How Joan of Arc Crashed Through My Pagan Heart by Marcia Quinn Noren
Born into a Lutheran family of academicians, from earliest childhood I questioned their divisive, anti-Catholic rhetoric and systemic methods of indoctrination. The punitive consequences of my rebellion against their worldview were swift, harsh and unrelenting. Separated emotionally from my mother, subjected to abuse by a narcissistic father who considered himself a warlock, I subconsciously adopted the warrior archetype as a means of survival. Steely armor encased my heart, hidden beneath a feminine veil. When the feminist voices of the 1970’s grew into a force that would not be silenced, for the first time, I felt less alone.
Actively seeking alternative spiritual resources throughout the years that followed, I found a road with many tributaries rising up to meet me, as though that ancient Irish blessing had touched my life with grace. Soothed by nature’s elements, I have always felt the presence of divinity in the earth and sky, in the company of animals and invisible beings. Through studying Hindu and Buddhist traditions, I learned the value of going into the silence. A glimpse of the divine feminine appeared when Quan Yin poured compassion into my soul from the vessel she carries. An immersion into the Western Mystery Schools brought the Hebrew Tree of Life into focus, and there I found a balance of yin and yang, male and female in the Kabbalah’s Sephiroth.
Still I longed for a deeper, authentic connection to the maternal face of God. During the winter of 1996, as I lit the candles on my altar each day, I silently asked that a female spiritual counselor might be revealed to me. My first trip to Europe was set for May of that year, and I embarked on a journey through France. In the region of Normandy, our first destination was Rouen, where Gothic architecture is renowned. The guide book also noted that Joan of Arc had died at the stake in that city, but until I stood at the site in Rouen’s market square where the fire, fueled by the French Inquisitional court, had ended her life at age nineteen, her story had not captured my interest. She was after all, a teenaged warrior and Catholic saint. I was seeking an incarnation of the Divine Mother.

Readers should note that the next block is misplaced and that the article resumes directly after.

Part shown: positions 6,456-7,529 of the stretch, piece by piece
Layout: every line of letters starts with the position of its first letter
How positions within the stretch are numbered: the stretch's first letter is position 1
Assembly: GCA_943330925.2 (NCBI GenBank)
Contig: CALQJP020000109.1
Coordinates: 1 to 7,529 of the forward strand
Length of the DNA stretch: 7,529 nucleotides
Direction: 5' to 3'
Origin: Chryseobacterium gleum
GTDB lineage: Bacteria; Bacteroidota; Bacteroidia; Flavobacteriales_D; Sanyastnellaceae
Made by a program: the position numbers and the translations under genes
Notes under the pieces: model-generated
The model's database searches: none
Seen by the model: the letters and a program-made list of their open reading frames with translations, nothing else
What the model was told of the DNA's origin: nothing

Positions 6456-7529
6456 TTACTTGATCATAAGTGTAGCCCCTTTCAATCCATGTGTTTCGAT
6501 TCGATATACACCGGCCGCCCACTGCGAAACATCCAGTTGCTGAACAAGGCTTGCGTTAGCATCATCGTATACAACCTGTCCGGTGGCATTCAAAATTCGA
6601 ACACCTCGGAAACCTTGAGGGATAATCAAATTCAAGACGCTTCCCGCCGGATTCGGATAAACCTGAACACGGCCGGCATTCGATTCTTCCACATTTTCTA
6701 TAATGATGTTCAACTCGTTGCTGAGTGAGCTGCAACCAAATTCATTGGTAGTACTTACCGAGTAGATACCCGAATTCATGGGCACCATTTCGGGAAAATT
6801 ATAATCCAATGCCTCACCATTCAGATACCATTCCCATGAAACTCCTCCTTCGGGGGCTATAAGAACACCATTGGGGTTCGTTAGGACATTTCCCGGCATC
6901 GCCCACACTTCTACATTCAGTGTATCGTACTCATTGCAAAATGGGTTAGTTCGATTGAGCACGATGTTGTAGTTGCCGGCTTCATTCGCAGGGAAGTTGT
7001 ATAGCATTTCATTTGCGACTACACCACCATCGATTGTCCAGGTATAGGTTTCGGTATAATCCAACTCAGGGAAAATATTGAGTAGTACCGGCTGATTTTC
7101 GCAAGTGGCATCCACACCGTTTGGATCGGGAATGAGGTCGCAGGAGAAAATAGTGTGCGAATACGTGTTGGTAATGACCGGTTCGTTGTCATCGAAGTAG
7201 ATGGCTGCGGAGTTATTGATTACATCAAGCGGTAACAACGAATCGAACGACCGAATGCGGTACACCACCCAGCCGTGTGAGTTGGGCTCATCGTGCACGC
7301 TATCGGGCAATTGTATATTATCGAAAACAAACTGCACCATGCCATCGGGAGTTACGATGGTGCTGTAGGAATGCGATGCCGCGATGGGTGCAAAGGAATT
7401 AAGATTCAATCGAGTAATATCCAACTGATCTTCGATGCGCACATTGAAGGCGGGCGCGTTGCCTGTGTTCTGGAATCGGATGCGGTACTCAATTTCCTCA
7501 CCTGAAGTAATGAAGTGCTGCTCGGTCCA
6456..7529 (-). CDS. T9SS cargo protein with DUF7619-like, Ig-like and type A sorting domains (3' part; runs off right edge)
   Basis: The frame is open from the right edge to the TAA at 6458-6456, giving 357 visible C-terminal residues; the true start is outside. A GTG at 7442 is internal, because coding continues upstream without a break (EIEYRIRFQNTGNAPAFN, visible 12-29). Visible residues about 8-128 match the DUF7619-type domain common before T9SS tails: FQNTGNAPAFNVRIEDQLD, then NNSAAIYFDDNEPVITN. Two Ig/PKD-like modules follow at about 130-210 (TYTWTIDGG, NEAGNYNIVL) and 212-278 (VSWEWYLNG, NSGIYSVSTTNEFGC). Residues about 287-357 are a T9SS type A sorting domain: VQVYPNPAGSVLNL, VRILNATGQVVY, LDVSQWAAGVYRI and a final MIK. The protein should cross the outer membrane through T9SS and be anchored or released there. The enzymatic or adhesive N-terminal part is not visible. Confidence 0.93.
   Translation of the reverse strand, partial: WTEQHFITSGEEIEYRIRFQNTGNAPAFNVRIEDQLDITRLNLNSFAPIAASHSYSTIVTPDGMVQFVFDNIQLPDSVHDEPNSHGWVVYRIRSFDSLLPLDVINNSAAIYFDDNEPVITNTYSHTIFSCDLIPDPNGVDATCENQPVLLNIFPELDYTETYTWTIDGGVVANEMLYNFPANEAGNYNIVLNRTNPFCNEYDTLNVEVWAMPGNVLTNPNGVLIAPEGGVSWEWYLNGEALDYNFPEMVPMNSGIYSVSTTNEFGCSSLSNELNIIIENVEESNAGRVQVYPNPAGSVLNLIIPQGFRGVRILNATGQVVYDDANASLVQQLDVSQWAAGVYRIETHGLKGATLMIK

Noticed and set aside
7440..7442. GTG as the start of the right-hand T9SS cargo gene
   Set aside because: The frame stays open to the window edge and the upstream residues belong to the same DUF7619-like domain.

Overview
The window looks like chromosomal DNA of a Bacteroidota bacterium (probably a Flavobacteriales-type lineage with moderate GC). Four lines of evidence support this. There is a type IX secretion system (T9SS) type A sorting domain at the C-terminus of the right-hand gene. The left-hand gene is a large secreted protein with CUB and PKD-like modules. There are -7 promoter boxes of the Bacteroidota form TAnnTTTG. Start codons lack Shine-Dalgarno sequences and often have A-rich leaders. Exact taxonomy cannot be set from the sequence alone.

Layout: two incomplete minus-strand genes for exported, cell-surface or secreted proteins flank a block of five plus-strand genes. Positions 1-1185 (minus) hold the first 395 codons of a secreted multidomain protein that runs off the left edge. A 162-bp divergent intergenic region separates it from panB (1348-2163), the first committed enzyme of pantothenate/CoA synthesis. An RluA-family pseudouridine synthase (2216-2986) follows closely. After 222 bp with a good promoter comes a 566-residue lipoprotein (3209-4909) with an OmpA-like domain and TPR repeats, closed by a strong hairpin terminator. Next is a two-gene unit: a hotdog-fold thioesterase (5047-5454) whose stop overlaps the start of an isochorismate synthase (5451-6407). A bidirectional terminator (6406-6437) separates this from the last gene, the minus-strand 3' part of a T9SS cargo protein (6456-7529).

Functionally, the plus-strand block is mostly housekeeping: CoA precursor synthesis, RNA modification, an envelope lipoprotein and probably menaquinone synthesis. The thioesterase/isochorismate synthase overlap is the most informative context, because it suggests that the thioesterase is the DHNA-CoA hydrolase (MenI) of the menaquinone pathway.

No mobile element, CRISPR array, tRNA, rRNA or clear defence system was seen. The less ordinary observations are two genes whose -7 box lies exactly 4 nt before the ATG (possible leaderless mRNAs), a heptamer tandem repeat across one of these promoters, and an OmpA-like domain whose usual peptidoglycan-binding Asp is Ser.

A startlingly contemporary church stands as a monument in that market square. Against its north entrance, a sculpture of Joan by Real del Sarte turns toward a tall, slender cross that casts its shadow across the site of her execution. Nearby, inscribed on the monument’s wall are the profound words of André Malraux, Charles DeGaulle’s Minister of Culture, who spoke during its dedication.
Toi qui savais que le tombeau des héros
Est le coeur des vivants.
Oh Jeanne, without sepulcher and without portrait,
You who knew that the hero’s tomb
Is the heart of the living.